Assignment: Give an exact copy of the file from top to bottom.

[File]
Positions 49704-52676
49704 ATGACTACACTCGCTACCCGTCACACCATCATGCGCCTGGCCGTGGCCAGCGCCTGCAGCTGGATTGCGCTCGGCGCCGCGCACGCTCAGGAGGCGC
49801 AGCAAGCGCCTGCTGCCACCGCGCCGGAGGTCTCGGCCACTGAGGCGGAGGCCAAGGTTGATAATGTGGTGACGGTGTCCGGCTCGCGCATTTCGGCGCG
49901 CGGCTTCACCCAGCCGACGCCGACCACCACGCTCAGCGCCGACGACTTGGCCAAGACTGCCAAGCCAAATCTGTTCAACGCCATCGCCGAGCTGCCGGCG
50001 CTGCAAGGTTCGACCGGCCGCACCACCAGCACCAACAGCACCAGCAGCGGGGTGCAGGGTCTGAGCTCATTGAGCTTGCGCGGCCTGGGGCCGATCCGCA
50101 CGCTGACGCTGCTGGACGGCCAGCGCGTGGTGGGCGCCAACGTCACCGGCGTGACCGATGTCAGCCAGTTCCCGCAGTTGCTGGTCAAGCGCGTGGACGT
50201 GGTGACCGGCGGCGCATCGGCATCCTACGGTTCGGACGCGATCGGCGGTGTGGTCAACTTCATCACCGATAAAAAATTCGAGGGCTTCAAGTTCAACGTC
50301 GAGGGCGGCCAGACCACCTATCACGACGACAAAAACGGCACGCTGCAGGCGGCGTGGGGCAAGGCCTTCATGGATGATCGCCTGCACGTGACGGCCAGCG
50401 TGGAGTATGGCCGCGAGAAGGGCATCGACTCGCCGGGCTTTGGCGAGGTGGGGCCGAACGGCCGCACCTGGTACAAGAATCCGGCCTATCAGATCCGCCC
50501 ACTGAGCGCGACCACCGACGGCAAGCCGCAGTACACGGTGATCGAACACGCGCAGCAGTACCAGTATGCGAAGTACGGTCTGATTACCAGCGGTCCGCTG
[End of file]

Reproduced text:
Positions 49704-52676
49704 ATGACTACACTCGCTACCCGTCACACCATCATGCGCCTGGCCGTGGCCAGCGCCTGCAGCTGGATTGCGCTCGGCGCCGCGCACGCTCAGGAGGCGC
49801 AGCAAGCGCCTGCTGCCACCGCGCCGGAGGTCTCGGCCACTGAGGCGGAGGCCAAGGTTGATAATGTGGTGACGGTGTCCGGCTCGCGCATTTCGGCGCG
49901 CGGCTTCACCCAGCCGACGCCGACCACCACGCTCAGCGCCGACGACTTGGCCAAGACTGCCAAGCCAAATCTGTTCAACGCCATCGCCGAGCTGCCGGCG
50001 CTGCAAGGTTCGACCGGCCGCACCACCAGCACCAACAGCACCAGCAGCGGGGTGCAGGGTCTGAGCTCATTGAGCTTGCGCGGCCTGGGGCCGATCCGCA
50101 CGCTGACGCTGCTGGACGGCCAGCGCGTGGTGGGCGCCAACGTCACCGGCGTGACCGATGTCAGCCAGTTCCCGCAGTTGCTGGTCAAGCGCGTGGACGT
50201 GGTGACCGGCGGCGCATCGGCATCCTACGGTTCGGACGCGATCGGCGGTGTGGTCAACTTCATCACCGATAAAAAATTCGAGGGCTTCAAGTTCAACGTC
50301 GAGGGCGGCCAGACCACCTATCACGACGACAAAAACGGCACGCTGCAGGCGGCGTGGGGCAAGGCCTTCATGGATGATCGCCTGCACGTGACGGCCAGCG
50401 TGGAGTATGGCCGCGAGAAGGGCATCGACTCGCCGGGCTTTGGCGAGGTGGGGCCGAACGGCCGCACCTGGTACAAGAATCCGGCCTATCAGATCCGCCC
50501 ACTGAGCGCGACCACCGACGGCAAGCCGCAGTACACGGTGATCGAACACGCGCAGCAGTACCAGTATGCGAAGTACGGTCTGATTACCAGCGGTCCGCTG